When we break from the busyness of the day and jump off the treadmill, cup in hand and perhaps under the shade of a tree, tea time is a respite. It’s a chance to rest and compose ourselves amid the seemingly never-ending work. When my daughters were little, we often enjoyed a cup of tea together after they returned home from school. It signalled a quiet time, a time to decant the day and reconnect before homework and a busy evening. Tea time has been a wonderful tradition, but lately, with pressures from life and business, it seems to have disappeared from my life almost completely.
Over the years here at South Pond, I have been fortunate to be as creative as I like. I have offered so many different types of events, from bread baking to a South American cooking class to full moon suppers. Some events have been more successful than others, but we have learned what works, what is appreciated, and what isn’t.
Historically, country socials of all kinds happened in the barn, in the fields, or on the front lawn. Holding tea in the garden is more English garden than Ontario farmhouse, prompting visions of manicured lawns and wicker chairs on the front porch. Nevertheless, I have often dreamt about offering tea on the lawn, with the backdrop of our gardens, the gentle slopes of the hills, and, of course, the barn and silo. I love the Impressionist painting Summer Afternoon Tea in the Garden by van Rysselberghe, the Belgian artist who depicted hatted and well-dressed ladies idly enjoying the afternoon with tea, needlepoint, and reading. Surely it could be just as perfect at South Pond?
After encouragement from friends, I decided to offer a farmhouse tea service open to the public. I chose Pluck Teas to pair with our culinary offerings. Pluck Tea is an Ontario-based company that uses sustainable and local ingredients such as lavender, cranberries, and grape skins. We planned a truly interactive farm experience: afternoon tea enjoyed with a stroll through the gardens, on the trails, or just a simple a visit to see the goats and pigs.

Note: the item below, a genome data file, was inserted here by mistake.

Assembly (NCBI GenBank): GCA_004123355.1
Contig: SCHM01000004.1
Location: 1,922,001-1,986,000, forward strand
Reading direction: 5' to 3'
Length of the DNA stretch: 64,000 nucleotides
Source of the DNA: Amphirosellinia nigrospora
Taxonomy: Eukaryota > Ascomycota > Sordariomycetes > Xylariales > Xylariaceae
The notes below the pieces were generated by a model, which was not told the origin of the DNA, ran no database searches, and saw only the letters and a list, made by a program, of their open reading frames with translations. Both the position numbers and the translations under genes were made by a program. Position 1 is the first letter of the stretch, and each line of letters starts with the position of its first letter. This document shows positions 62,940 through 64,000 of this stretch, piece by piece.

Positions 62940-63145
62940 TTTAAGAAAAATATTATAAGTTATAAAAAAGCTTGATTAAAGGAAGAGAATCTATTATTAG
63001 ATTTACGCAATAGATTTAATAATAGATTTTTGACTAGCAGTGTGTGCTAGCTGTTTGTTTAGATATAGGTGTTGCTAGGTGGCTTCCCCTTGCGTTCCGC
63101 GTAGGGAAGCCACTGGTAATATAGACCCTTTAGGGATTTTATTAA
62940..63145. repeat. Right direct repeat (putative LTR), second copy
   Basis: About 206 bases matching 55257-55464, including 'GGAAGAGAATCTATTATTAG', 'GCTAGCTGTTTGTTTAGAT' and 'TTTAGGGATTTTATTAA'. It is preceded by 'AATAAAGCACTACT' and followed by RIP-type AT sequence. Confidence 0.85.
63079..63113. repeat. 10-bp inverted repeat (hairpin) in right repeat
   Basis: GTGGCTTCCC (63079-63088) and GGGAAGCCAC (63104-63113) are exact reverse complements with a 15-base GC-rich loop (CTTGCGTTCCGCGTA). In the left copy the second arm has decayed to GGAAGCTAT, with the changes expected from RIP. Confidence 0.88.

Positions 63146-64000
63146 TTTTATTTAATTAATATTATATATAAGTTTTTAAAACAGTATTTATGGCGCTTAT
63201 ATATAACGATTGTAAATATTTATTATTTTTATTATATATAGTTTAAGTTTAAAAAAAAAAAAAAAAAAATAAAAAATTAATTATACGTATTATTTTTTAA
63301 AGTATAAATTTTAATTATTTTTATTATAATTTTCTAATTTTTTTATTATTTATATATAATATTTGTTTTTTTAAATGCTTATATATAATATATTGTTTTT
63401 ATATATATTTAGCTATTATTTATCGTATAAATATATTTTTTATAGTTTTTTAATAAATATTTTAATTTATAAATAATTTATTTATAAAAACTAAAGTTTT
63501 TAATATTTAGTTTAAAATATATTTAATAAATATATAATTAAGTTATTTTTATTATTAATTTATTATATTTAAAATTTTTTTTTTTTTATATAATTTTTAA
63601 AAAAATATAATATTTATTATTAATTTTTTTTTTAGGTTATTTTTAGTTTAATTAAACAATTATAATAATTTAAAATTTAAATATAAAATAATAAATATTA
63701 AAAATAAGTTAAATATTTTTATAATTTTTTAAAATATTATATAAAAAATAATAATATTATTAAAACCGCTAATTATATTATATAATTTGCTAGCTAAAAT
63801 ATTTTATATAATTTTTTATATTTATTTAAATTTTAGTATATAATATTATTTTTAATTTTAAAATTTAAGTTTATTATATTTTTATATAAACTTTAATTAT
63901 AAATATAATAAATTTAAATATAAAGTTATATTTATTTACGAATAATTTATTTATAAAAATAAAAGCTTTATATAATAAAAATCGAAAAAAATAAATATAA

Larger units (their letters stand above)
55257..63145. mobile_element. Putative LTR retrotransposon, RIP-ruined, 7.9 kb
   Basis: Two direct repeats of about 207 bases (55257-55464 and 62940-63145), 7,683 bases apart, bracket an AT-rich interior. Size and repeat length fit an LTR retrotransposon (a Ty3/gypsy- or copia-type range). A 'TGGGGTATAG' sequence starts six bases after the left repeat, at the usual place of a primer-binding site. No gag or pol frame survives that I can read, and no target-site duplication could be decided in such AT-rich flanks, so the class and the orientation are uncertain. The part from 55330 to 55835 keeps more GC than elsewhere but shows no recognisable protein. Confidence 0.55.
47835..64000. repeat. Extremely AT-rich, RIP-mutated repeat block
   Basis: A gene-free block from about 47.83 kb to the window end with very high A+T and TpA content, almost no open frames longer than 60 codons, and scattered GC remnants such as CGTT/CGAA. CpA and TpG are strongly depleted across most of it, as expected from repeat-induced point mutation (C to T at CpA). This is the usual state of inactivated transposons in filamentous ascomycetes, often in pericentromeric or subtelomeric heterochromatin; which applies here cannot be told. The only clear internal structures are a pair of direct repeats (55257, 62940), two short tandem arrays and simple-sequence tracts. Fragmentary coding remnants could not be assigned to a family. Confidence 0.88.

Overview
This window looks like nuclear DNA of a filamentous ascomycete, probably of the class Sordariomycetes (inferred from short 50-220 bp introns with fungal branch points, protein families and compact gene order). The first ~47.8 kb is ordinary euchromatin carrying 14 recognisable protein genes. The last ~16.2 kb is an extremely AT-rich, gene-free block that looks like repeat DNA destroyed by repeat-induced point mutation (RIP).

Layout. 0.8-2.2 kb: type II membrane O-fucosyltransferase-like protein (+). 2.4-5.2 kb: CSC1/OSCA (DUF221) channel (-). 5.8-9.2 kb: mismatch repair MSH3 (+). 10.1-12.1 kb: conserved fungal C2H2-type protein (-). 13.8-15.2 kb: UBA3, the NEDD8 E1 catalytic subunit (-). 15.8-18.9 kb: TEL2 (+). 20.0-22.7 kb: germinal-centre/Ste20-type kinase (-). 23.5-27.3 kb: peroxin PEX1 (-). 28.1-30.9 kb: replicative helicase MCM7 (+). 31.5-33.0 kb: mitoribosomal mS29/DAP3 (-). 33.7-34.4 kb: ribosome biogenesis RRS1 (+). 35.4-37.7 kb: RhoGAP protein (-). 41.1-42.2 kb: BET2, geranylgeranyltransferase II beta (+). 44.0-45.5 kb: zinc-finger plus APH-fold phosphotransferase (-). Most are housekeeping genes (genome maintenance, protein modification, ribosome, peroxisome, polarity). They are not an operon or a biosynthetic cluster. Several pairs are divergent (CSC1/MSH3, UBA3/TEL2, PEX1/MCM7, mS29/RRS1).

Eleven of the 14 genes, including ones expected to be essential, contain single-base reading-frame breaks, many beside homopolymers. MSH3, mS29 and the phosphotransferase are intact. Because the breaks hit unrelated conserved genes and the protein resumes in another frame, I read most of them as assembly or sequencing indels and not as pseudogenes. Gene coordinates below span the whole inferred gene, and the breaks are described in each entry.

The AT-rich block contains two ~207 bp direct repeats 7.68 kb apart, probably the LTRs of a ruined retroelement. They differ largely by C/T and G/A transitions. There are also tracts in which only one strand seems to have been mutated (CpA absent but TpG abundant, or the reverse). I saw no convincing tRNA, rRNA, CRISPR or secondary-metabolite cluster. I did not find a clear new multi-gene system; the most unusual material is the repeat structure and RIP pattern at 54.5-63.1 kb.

We set up “stations” for tea service: tables in the barn, in the silo, and under the elm tree, laden with savory sandwiches, scones and other baked goods, and jams. Each table had its own tea pairing.
As it turned out, our afternoon tea at the farm was one of the highlights of June. It was a beautiful day, lovely and warm, and our guests seemed to really enjoy themselves. They loved the barn and tea stations and food. We will do it again — in fact, we already have a date set on the South Pond calendar of events.
I’m thinking of offering a “tea walk,” whereby I make up a refreshing tea from a mixture of herbs and flowers picked fresh from the farm that people can enjoy, hot or cold, in a Mason jar as they stroll around the farm. I am intrigued by the properties of herbs and how they can be combined to make different teas. I love the idea that some herbs are invigorating, or relaxing, or help us focus, and that, overall, they contribute to our well-being.
My journey has been propelled by a series of ideas, some good and others not so good, often had while drinking a cup of tea. I feel so lucky that people have appreciated and connected with what we offer at South Pond. So many of us are on the same mission to experience a deeper connection with where we live and our surrounding environment. Ultimately, I moved my family to the country so we could connect to the land and find peace. Watching our guests stroll our property, tea in hand, reminded me to take time to enjoy and be grateful for what we have here on the farm.